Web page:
• Anti-Bullying: Danny’s Law (HR3659) passed the house and was referred to the Senate. The law would establish an Anti-Bullying Roundtable to study bullying in elementary and secondary schools in the United States, and for other purposes. The Roundtable would be required to submit a report about best practices concerning bullying, including recommendations for (1) combating bullying, (2) educating school officials to recognize bullying, and (3) helping parents to address the early warning signs of bullying with their children.
  • 21st Century Community Learning Centers Coronavirus Relief Act (HR 8162): On Sept. 3, the Education Department published in the Federal Register a request for public comment on a proposal to waive the requirement that 21st Century Community Learning Centers operate only during non-school hours or when school is not in session — which would allow state educational agencies to offer services at the centers during school hours. Specifically, it would allow for low-income students to access much-needed virtual learning tools such as computers, wifi internet access, and adult help.
  • Rural STEM Education Act (HR 4979): Passed the house and was received in the Senate. This bill directs the National Science Foundation (NSF) to undertake several programs to promote science, technology, engineering and math education in rural areas, and authorizes NSF grant programs to fund research into methods of improving the quality of and access to STEM education in rural schools.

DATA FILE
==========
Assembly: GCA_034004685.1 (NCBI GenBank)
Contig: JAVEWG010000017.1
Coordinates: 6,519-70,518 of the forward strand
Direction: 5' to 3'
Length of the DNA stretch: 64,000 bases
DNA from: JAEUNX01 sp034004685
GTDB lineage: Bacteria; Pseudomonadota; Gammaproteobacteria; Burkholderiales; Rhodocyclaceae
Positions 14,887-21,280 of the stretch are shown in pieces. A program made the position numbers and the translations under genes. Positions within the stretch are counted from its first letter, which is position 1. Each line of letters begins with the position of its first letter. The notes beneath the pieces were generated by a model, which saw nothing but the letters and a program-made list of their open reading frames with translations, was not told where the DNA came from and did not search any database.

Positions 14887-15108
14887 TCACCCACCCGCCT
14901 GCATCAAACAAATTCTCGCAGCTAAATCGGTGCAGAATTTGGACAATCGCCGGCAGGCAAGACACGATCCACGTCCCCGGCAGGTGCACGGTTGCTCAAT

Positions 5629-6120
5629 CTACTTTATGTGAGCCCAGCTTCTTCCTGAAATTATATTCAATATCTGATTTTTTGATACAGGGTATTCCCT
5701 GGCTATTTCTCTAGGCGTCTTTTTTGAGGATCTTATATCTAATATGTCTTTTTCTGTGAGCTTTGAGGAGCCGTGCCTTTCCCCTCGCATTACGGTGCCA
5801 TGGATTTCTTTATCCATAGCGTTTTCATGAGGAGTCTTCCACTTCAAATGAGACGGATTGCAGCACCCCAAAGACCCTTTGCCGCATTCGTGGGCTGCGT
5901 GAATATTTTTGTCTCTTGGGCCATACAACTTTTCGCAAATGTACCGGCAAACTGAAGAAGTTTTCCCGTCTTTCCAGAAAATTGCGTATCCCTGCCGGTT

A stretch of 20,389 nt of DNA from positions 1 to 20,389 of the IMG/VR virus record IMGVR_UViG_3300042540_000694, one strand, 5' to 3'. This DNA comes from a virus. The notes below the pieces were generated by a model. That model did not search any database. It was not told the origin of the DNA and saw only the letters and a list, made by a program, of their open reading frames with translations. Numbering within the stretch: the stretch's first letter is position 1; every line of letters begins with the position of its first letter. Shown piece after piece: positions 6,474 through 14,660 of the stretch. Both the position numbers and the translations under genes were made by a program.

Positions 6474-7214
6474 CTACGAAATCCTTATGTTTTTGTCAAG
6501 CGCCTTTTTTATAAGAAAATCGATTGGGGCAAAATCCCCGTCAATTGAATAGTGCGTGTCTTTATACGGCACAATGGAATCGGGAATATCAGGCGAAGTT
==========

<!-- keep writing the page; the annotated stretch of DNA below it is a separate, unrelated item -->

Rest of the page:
• Pregnant Workers Fairness Act (HR 2694): Passed house, received in Senate. To eliminate discrimination and promote women’s health and economic security by ensuring reasonable workplace accommodations for workers whose ability to perform the functions of a job are limited by pregnancy, childbirth, or a related medical condition.
New York State
  • NYS S8617B/A10832 was signed into law, amending both labor and education laws. The law requires public employers to adopt a plan for operations in the event of a declared public health emergency involving communicable disease which includes identification of essential personnel, needed personal protective equipment, staggering work shifts and providing necessary technology for telecommuting.
  • S8854/A10617 the proposed bill relates to establishing the failure to refund school-related educational trips, tours or excursions during a declared state of emergency as an illegal act. The proposed bill would impose a civil penalty of up top $5,000.00.
  • S8623/A10834 the bill passed the Senate and relates to special act school districts and special education; authorizes boards of education of special act school districts to establish fiscal stabilization reserve funds.